Frequently asked questions

Colorado River Watch Network

​What do you do with the data?
Once the data is received from the monitors, professionals review it for areas of potential concern, then the data are entered into the CRWN database and are available on the CRWN water quality data site. The test results collected by the Colorado River Watch Network are used as an early warning system for potential threats to water quality.

If an area of concern is identified, the information is communicated to LCRA water quality staff, who take appropriate follow-up action. The results are also sent to the Texas Stream Team statewide volunteer monitoring program on a quarterly basis. Texas Stream Team places the data on its Web site periodically, and communicates any areas of concern to the Texas Commission on Environmental Quality (TCEQ).

The results provide supplemental information to LCRA professional monitors, and are used in the monthly LCRA Water Quality Index. The water quality index report provides a measurement of water quality that is distributed to news media in 14 riverside communities in the lower Colorado River basin. Volunteer monitors also provide cumulative baseline data from sites that may otherwise be unassessed.

What is a stream segment?
These are streams and water bodies that have been individually defined by TCEQ and assigned unique identification numbers. Because they have relatively similar chemical, physical and hydrological characteristics, segments provide a basic unit for assigning site-specific standards and for applying water quality management programs.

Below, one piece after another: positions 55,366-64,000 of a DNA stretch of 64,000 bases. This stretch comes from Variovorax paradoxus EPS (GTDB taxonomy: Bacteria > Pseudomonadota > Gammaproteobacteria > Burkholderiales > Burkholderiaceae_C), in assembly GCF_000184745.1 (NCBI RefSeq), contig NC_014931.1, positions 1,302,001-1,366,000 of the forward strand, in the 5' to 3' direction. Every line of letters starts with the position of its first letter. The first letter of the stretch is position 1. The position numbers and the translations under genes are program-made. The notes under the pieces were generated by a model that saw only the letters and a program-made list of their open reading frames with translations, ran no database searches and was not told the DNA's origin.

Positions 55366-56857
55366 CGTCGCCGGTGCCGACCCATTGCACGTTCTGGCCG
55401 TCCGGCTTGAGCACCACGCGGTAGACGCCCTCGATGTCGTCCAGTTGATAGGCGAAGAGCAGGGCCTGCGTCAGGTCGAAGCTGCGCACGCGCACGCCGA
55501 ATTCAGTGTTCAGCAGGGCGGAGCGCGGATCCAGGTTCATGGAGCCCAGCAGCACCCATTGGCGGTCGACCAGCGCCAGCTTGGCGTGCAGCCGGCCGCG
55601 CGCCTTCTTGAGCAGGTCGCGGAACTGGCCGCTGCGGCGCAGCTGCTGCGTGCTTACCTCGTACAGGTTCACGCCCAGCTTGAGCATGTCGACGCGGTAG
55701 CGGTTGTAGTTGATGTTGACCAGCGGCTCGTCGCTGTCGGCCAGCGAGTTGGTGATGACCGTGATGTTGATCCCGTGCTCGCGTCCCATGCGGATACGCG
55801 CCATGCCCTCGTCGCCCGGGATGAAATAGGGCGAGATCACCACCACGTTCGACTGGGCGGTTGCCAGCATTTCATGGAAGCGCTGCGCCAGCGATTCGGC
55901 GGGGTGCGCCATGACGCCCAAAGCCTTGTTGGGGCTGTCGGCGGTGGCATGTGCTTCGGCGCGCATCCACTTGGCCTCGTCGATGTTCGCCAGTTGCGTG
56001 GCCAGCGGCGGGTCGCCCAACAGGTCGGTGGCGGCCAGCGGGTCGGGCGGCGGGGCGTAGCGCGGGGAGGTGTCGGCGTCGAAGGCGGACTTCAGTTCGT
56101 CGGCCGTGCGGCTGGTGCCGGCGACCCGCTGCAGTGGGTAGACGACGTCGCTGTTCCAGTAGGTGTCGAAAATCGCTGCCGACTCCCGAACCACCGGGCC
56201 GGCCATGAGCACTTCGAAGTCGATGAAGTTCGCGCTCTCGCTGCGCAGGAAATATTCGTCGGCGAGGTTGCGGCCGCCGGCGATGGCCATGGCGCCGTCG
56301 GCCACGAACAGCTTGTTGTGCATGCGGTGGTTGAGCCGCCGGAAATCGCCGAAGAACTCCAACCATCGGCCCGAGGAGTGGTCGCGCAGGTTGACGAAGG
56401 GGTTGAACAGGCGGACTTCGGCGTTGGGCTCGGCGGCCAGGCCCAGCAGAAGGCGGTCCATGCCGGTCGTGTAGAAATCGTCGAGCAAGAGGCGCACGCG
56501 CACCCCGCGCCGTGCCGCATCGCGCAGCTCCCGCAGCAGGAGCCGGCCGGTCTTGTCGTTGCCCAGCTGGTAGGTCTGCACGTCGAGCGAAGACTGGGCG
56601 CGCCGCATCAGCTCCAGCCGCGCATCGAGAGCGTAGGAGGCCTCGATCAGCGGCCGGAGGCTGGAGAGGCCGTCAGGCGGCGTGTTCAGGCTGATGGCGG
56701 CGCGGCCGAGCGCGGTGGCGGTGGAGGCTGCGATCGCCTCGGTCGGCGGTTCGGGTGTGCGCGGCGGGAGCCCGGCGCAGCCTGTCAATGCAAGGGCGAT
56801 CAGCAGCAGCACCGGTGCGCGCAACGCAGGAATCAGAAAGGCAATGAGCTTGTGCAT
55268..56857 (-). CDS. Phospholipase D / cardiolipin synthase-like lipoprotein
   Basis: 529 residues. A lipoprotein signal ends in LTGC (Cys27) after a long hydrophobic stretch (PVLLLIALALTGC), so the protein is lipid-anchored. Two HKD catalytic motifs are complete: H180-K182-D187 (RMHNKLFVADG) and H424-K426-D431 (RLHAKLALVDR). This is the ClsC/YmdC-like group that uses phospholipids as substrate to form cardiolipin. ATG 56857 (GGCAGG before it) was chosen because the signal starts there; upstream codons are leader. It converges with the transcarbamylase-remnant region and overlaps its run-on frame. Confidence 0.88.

Is the historic information important, or just the most recent data?
It's important to understand that water quality can vary simply because local conditions may change. In fact, the results of a single measurement of a water body's properties are actually less important than looking at how the properties vary over time. Some CRWN sites only contain historic data while others are active and reporting currently. Some of the data may reflect different detection levels or methods of sampling procedures that have changed over the years.

Where can I learn more about water quality and other volunteer monitoring programs?

Where can I find basic information on water quality in my area?
If you live on or near the lower Colorado River, see State of the River. This is where LCRA publishes its monthly water quality index with data from 14 key locations along the Colorado River and tributaries.

If you live along the upper portions of the Colorado, see the Texas Clean Rivers Program's water quality data for the Upper Colorado or the Concho River basin at You can also get data on most all Texas water bodies at TCEQ's water quality viewer​.

How can I tell if a water body is polluted?
The answer depends on many factors, including the intended use of the water, such as drinking, fishing or boating. For example, after a heavy rainfall, the water may be unsafe for close human contact. That's because heavy rain will increase the amount of runoff, potentially causing a spike in bacteria and pollutants.

Under the federal Clean Water Act and the Texas Water Code, the Texas Commission on Environmental Quality (TCEQ) has the authority to develop and enforce statewide surface water quality standards. For each water body, TCEQ defines how the water will be used and sets upper and lower limits for common water quality criteria. The definition is based on four categories: protection of aquatic life; fishing; contact recreation such as swimming; public water supply. (A water body may be assigned more than one of these uses.)

Bodies of water that don't meet state water quality standards are found on the state's 303(d) List, which refers to a section in the Clean Water Act. See the latest ​draft of the 303(d) List found on TCEQ's site.